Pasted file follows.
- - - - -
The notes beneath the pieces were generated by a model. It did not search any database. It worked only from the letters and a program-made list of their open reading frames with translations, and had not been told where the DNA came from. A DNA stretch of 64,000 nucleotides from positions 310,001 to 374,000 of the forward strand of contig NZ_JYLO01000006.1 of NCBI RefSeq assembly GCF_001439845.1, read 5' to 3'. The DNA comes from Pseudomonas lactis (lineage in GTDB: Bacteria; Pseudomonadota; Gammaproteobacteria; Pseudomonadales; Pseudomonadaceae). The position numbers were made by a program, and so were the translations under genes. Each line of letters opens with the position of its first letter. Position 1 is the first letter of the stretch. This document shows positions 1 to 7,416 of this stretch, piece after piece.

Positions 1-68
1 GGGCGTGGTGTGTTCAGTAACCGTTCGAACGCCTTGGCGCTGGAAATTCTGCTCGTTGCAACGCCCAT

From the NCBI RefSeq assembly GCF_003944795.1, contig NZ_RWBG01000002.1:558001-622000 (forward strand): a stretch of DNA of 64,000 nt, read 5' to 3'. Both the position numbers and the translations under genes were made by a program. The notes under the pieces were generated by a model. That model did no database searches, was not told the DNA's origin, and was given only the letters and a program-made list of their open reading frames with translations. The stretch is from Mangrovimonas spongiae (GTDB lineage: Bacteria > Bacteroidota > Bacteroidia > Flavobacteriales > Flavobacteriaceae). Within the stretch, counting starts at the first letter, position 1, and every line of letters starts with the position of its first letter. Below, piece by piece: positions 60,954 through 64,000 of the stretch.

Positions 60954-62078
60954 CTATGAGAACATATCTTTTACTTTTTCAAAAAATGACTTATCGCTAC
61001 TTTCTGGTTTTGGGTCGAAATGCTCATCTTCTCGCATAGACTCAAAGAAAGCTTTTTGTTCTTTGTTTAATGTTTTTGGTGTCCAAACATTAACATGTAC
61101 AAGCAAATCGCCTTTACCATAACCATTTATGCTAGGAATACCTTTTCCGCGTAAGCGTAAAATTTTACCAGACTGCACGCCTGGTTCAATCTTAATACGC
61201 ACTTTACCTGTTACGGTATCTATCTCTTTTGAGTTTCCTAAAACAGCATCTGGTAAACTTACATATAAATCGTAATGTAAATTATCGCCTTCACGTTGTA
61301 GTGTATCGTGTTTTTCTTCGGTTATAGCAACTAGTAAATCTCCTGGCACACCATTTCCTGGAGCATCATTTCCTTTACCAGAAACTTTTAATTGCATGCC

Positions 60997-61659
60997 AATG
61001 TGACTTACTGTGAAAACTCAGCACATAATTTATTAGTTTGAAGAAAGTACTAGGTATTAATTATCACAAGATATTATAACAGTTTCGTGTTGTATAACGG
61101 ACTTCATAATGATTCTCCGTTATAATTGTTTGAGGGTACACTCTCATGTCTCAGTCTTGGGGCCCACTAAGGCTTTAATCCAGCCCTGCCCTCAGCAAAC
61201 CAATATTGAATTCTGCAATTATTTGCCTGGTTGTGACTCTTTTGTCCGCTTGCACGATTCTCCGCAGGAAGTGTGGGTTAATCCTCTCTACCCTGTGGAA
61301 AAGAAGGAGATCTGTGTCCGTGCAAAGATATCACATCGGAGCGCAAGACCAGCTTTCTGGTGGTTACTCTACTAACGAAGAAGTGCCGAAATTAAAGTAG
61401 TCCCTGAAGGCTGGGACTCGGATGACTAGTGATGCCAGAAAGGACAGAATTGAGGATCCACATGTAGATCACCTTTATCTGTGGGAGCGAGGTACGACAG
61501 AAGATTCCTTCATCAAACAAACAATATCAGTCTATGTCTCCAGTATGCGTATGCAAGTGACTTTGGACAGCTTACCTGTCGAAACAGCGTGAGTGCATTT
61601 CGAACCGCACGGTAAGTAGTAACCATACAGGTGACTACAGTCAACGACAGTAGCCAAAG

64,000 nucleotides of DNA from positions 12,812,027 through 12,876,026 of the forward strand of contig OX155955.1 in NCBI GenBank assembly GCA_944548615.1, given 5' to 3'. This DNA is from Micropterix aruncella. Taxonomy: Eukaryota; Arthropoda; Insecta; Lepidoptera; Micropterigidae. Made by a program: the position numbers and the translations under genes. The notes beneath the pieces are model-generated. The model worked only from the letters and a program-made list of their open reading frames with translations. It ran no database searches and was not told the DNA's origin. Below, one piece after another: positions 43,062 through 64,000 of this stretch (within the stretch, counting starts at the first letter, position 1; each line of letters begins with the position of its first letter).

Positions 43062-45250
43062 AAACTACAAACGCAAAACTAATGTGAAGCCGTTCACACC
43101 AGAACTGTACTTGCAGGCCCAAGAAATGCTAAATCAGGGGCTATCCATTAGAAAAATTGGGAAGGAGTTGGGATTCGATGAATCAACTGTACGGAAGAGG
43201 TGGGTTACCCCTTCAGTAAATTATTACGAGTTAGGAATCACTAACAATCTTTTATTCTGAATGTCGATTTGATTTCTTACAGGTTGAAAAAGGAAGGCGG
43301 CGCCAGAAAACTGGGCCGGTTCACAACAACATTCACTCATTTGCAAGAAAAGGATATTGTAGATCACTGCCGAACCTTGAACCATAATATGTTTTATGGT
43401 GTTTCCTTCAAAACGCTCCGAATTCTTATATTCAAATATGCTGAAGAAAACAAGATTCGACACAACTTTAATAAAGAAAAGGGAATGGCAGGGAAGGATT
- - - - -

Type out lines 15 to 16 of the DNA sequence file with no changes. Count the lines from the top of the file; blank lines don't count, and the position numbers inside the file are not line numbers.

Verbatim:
61201 CAATATTGAATTCTGCAATTATTTGCCTGGTTGTGACTCTTTTGTCCGCTTGCACGATTCTCCGCAGGAAGTGTGGGTTAATCCTCTCTACCCTGTGGAA
61301 AAGAAGGAGATCTGTGTCCGTGCAAAGATATCACATCGGAGCGCAAGACCAGCTTTCTGGTGGTTACTCTACTAACGAAGAAGTGCCGAAATTAAAGTAG